Don’t Twitter; Go To Jail?
Nov 24th, 2009 by scaredpoet


So apparently, the city of New York feels that you can be thrown in jail for refusing to Tweet:

Police in Long Island, New York, have arrested a man for not using Twitter.

Someone named Justin Bieber, who apparently is a teenage singer, was supposed to appear at the Roosevelt Field mall on Friday, but stayed away because the crowd had become too unruly. Police asked a record label executive to help disperse the horde using the messaging service, and claim he didn’t cooperate.

The record label exec got charged with – get this – criminal nuisance, endangering the welfare of a minor and obstructing government administration.  All for not tweeting?

Okay… first off, has anyone in this crowd of raving lunatics listened to Justin Bieber’s music?  Thanks to the advent of iTunes web previews, you can get just enough of a sample to realize that “his” music is utter crap.  And I say “his” because there is so much Auto-tune and post-processing going on that what one is hearing is just not a human voice.  So, we all know what this is about: a fresh-faced looking kid being served up to a bunch of fanatical screaming fangirls who care not that the poor kid can’t actually sing.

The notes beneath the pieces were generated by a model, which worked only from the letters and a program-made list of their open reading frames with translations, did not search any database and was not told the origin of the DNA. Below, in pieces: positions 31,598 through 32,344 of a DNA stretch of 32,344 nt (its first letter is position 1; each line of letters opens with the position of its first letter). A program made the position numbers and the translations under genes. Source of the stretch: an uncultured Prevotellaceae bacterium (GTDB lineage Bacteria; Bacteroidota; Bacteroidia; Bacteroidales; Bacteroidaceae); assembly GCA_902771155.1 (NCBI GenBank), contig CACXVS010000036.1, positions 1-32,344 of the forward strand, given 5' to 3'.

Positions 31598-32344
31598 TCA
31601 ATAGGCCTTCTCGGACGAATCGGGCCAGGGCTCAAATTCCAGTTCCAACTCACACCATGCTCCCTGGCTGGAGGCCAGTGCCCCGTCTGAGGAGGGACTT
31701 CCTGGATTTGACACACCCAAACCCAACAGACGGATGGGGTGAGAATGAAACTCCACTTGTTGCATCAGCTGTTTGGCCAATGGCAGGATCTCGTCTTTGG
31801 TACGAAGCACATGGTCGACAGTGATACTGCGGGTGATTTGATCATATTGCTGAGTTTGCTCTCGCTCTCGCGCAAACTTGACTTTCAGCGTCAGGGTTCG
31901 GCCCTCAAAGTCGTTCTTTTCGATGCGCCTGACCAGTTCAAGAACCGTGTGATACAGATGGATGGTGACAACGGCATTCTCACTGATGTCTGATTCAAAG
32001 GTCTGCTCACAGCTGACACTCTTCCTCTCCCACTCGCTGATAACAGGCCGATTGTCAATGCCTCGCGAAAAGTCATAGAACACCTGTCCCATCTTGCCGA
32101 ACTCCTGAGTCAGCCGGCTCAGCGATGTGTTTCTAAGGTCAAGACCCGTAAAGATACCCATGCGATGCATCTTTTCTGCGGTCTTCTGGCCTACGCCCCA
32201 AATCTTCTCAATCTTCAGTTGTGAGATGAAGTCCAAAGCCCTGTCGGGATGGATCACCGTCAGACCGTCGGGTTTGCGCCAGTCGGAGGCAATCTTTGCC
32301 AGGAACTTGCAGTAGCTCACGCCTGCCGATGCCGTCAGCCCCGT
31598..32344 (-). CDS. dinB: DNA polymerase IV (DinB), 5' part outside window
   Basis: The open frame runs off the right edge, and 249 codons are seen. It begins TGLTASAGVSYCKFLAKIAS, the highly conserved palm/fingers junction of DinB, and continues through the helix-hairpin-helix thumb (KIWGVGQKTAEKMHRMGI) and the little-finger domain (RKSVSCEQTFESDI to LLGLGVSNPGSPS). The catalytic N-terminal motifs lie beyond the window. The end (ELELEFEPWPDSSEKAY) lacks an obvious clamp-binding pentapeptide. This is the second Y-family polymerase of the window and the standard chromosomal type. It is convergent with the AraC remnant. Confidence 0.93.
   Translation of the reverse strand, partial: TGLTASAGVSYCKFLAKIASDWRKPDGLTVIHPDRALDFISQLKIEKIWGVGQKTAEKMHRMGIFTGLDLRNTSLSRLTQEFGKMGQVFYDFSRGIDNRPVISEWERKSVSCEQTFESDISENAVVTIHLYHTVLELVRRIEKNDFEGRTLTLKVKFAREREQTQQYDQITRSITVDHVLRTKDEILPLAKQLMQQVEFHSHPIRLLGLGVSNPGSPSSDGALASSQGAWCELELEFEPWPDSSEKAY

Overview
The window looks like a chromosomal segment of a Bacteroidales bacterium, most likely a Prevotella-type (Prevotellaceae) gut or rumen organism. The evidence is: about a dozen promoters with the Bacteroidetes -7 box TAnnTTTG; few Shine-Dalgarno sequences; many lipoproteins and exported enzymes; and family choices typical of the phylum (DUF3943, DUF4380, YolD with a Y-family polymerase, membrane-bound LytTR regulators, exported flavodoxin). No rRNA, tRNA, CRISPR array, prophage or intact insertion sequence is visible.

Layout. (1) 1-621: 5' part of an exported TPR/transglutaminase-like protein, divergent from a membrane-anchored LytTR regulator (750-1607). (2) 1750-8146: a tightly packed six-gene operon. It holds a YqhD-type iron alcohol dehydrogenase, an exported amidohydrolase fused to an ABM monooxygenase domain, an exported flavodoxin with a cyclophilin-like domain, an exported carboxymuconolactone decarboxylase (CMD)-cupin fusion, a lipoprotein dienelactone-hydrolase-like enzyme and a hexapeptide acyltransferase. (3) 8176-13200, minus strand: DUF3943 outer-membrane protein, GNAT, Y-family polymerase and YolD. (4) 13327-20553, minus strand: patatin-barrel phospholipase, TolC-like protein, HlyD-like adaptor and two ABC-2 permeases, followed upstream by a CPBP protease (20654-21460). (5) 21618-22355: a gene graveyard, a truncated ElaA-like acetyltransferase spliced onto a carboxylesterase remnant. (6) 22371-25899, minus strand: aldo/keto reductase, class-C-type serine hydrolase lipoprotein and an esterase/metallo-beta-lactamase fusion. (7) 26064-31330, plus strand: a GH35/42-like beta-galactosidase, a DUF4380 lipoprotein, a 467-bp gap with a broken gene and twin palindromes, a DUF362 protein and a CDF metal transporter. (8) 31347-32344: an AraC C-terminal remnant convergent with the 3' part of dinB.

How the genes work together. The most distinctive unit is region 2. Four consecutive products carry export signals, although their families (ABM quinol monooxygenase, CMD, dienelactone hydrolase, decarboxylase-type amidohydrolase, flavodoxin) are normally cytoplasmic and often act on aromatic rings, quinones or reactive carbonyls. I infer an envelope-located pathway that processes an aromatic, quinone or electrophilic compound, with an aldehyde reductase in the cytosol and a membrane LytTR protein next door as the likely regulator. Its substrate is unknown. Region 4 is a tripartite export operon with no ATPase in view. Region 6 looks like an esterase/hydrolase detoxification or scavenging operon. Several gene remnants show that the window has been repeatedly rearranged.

Sorry kid.  But being audio-processed to death just ain’t singin’.

Anyway, back to my point… the bottom line is this: anyone who was a part of this stupid crowd pretty much deserved to be Darwin’d.

Second, apparently there were in fact tweets telling people to go home.  The crowd ignored them.  Gee, what a surprise!

So, what is the NYPD on about here?  Twitter is an interesting tool, but not a magic, Simon-Says, crowd-dispersing device.  And besides, keeping quiet was probably the best thing the record exec could’ve done, rather than sending out more tweets that would at best be ignored, and at worst caused a more inflammatory response.  What minor was endangered here?  What criminal nuisance did the arrestee cause?

Teenybopperism aside, this case could have chilling effects for speech (or, lack thereof).  So now you can get arrested if The State directs you to say something via your (or the person you represent’s) Twitter account?  Uhh, not exactly the road we should be going down.

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